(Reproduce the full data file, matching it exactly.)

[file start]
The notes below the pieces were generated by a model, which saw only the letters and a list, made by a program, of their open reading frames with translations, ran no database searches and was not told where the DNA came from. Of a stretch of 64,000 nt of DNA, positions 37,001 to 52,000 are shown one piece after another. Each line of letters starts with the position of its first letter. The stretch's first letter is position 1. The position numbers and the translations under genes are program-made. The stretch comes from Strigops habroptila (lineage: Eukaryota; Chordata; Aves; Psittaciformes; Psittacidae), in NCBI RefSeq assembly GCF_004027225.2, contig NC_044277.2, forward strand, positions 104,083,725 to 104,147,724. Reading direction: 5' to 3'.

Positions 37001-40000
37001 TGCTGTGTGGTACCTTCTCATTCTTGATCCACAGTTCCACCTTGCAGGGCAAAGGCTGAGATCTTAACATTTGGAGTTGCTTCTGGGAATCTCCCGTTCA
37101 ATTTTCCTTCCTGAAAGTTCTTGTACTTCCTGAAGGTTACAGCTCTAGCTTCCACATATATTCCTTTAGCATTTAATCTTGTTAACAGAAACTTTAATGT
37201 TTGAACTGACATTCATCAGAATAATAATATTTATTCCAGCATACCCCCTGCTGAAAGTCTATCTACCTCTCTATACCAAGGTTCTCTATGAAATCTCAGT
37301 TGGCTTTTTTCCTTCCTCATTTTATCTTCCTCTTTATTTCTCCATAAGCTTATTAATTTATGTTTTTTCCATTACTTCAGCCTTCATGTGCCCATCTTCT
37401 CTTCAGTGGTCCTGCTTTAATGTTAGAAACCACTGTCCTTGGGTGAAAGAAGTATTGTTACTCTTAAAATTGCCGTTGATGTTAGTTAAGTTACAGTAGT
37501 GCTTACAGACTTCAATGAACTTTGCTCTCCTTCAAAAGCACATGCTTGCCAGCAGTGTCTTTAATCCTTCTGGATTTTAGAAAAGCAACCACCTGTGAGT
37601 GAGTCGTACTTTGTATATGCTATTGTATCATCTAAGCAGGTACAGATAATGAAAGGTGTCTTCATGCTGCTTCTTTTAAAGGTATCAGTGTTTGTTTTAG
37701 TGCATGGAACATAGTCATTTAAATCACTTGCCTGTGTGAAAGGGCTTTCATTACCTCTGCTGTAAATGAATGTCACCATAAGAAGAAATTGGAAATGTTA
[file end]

The notes below the pieces were generated by a model, which saw only the letters and a list, made by a program, of their open reading frames with translations, ran no database searches and was not told where the DNA came from. Of a stretch of 64,000 nt of DNA, positions 37,001 to 52,000 are shown one piece after another. Each line of letters starts with the position of its first letter. The stretch's first letter is position 1. The position numbers and the translations under genes are program-made. The stretch comes from Strigops habroptila (lineage: Eukaryota; Chordata; Aves; Psittaciformes; Psittacidae), in NCBI RefSeq assembly GCF_004027225.2, contig NC_044277.2, forward strand, positions 104,083,725 to 104,147,724. Reading direction: 5' to 3'.

Positions 37001-40000
37001 TGCTGTGTGGTACCTTCTCATTCTTGATCCACAGTTCCACCTTGCAGGGCAAAGGCTGAGATCTTAACATTTGGAGTTGCTTCTGGGAATCTCCCGTTCA
37101 ATTTTCCTTCCTGAAAGTTCTTGTACTTCCTGAAGGTTACAGCTCTAGCTTCCACATATATTCCTTTAGCATTTAATCTTGTTAACAGAAACTTTAATGT
37201 TTGAACTGACATTCATCAGAATAATAATATTTATTCCAGCATACCCCCTGCTGAAAGTCTATCTACCTCTCTATACCAAGGTTCTCTATGAAATCTCAGT
37301 TGGCTTTTTTCCTTCCTCATTTTATCTTCCTCTTTATTTCTCCATAAGCTTATTAATTTATGTTTTTTCCATTACTTCAGCCTTCATGTGCCCATCTTCT
37401 CTTCAGTGGTCCTGCTTTAATGTTAGAAACCACTGTCCTTGGGTGAAAGAAGTATTGTTACTCTTAAAATTGCCGTTGATGTTAGTTAAGTTACAGTAGT
37501 GCTTACAGACTTCAATGAACTTTGCTCTCCTTCAAAAGCACATGCTTGCCAGCAGTGTCTTTAATCCTTCTGGATTTTAGAAAAGCAACCACCTGTGAGT
37601 GAGTCGTACTTTGTATATGCTATTGTATCATCTAAGCAGGTACAGATAATGAAAGGTGTCTTCATGCTGCTTCTTTTAAAGGTATCAGTGTTTGTTTTAG
37701 TGCATGGAACATAGTCATTTAAATCACTTGCCTGTGTGAAAGGGCTTTCATTACCTCTGCTGTAAATGAATGTCACCATAAGAAGAAATTGGAAATGTTA